The FDA issued guidelines explaining how companies can petition the agency to use more neutral language on the labeling of food treated with radiation.
American foodmakers have been slow to adopt the treatment for raw meat and poultry because of the cost of the equipment and worries about consumer acceptance.
Some green groups and environmentalists fear using high-energy radiation in food products could have harmful side effects for consumers.
Currently, foods treated with the technology must carry labels saying either "treated with irradiation" or "treated by radiation." They must also bear a special symbol, known as the radura, which consists of green petals in a broken circle.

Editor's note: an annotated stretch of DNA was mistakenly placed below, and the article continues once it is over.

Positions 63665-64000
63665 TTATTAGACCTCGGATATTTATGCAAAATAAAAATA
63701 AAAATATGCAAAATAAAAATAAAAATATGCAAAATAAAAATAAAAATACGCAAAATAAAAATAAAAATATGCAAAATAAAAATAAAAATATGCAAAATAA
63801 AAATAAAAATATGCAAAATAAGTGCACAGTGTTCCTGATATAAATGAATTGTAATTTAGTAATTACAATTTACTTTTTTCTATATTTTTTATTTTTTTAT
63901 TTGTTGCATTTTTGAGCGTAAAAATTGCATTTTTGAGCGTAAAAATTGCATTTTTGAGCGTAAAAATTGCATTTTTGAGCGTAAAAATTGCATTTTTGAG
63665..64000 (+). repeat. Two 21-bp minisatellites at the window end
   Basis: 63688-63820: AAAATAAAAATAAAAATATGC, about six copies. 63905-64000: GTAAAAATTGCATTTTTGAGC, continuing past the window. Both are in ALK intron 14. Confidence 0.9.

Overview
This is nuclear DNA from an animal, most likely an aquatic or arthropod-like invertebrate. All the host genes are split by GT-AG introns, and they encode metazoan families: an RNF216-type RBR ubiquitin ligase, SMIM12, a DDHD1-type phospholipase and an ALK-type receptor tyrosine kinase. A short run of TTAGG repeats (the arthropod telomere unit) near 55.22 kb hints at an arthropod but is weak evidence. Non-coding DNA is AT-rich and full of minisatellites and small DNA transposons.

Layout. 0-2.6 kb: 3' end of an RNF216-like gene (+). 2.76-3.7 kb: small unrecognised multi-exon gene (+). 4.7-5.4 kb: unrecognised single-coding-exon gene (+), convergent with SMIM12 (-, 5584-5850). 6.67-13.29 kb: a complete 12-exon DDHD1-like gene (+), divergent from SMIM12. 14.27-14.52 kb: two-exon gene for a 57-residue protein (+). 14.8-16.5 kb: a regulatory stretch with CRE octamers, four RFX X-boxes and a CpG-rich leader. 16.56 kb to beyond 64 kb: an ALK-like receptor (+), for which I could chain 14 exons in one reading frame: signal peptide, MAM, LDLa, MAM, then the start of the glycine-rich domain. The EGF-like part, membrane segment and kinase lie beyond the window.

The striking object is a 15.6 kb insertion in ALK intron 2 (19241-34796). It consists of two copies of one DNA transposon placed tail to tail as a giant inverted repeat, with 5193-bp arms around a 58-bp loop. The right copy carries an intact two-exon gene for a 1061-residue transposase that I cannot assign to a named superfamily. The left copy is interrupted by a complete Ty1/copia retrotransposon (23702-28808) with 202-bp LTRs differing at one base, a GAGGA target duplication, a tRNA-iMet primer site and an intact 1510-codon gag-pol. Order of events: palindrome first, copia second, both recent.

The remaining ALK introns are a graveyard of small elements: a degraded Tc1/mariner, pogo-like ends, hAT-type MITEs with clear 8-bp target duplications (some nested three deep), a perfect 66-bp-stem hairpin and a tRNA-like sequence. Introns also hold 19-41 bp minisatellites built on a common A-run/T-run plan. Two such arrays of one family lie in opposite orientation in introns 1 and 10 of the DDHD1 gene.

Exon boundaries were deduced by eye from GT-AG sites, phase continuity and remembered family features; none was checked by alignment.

Some food makers that want to use radiation say consumers interpret the radura symbol and the word "irradiation" as a food safety warning. Critics say the industry is trying to use euphemisms to hide that their products were irradiated.
The six-year US farm law, implemented in May, required the FDA to consider easing its labeling requirements.
In its industry guidelines, the FDA said any company could apply to revise its irradiation labels as long as the new label is not false or misleading.
In its petition, a food company must submit consumer research that shows a comprehension of the proposed label.
The FDA said it will either accept or deny the application within six months.

An FDA spokeswoman said the agency was expected to publish proposed changes to the current labeling requirements soon.